Today was to have been the launch date for Brazil's VLS-3 (Veiculo Lançador de Satelites), or satellite launch vehicle, a new entry into the commercial satellite launch market.
On Saturday, during pre-launch testing, one of the motors apparently ignited prematurely on the pad, while technicians were still surrounding the vehicle. In the ensuing explosion and fire, twenty-one people were killed.
We easily forget that rockets are simply slightly well controlled bombs. Brazil's two previous attempts at the VLS have also failed, fortunately with no fatalities, as they were destroyed by the range safety officer after launch.
This accident is reminescent of the October 26, 1960 accident at Tyuratam, known as the Nedelin Incident, after Mitrofan Nedelin, the Commander of the Soviet Strategic Missile Forces. Nedelin was under great pressure from Kruschev to deliver a successful launch, and his presence interfered greatly with normal operations where a Soviet R-16 was being hurriedly prepared for launch. Personnel was not evacuated from the area after fueling, as was required by safety regulations, and a series of compounding errors led to a horrendous event. The fully-fueled rocket exploded with about 250 people still near the launch pad, including Nedelin himself. A film of the event shows people in burning clothing trying to flee over a melting tar road. Truly horrific. Estimates of the death toll vary, ranging from 92 to 165. What is certain is that some of the very best technicians in the Soviet program were killed that day.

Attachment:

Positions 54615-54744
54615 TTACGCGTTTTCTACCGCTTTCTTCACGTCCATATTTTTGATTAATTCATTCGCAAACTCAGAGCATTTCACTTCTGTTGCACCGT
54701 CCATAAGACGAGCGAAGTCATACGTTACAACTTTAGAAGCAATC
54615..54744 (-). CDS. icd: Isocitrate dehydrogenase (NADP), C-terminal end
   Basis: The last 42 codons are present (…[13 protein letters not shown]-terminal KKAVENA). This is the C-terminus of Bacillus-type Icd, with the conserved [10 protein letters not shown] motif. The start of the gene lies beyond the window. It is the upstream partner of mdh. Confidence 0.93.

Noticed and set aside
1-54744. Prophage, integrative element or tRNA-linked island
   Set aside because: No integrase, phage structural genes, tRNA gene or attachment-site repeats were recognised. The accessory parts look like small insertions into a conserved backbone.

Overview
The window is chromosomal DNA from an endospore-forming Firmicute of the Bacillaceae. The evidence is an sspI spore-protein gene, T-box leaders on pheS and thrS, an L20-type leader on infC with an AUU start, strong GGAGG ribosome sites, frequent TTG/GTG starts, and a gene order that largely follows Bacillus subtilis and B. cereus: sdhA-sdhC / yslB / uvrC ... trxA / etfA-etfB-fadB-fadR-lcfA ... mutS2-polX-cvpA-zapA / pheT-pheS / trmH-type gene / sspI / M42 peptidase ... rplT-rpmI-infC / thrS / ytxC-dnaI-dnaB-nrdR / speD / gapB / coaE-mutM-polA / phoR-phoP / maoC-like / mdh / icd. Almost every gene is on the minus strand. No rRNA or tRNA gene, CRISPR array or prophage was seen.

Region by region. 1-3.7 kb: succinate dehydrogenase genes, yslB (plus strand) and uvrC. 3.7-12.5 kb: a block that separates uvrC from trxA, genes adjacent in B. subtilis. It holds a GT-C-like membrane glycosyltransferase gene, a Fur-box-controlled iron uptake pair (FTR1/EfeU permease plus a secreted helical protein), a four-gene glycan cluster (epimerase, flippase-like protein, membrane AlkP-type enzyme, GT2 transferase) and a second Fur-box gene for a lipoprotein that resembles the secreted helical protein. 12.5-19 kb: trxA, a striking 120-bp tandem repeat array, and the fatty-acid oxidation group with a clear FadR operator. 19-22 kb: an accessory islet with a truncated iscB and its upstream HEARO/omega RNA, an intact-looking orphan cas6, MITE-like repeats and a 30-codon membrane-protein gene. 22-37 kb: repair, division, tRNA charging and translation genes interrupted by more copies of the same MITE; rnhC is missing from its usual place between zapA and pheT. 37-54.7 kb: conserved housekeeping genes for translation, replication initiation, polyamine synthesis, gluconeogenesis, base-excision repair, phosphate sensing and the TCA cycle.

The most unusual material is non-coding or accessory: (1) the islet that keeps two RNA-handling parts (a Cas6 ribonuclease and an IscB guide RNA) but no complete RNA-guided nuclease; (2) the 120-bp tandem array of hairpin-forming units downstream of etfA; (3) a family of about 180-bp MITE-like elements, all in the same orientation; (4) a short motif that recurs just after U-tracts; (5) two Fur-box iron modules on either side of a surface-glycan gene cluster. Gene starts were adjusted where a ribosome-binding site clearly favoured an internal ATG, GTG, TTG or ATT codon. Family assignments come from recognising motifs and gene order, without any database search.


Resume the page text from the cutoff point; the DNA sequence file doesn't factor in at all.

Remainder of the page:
In the Brazilian case, at least the failure was immediately announced. It took 40 years for the Nedelin story to come out. Also, at least the hospitals in the area of the Alcântara launch facility in Brazil knew what they were dealing with for the incoming injured -- in the Soviet case, the military would not identify what chemicals the victims were covered with, which may have caused some deaths among hospital staff, due to the propellants' toxicity.
In an interesting footnote, it turns out that Leonid Brezhnev was the chairman of the investigating committee for this incident. There was no punishment recommended by the committee report - it simply noted that the guilty had been punished already.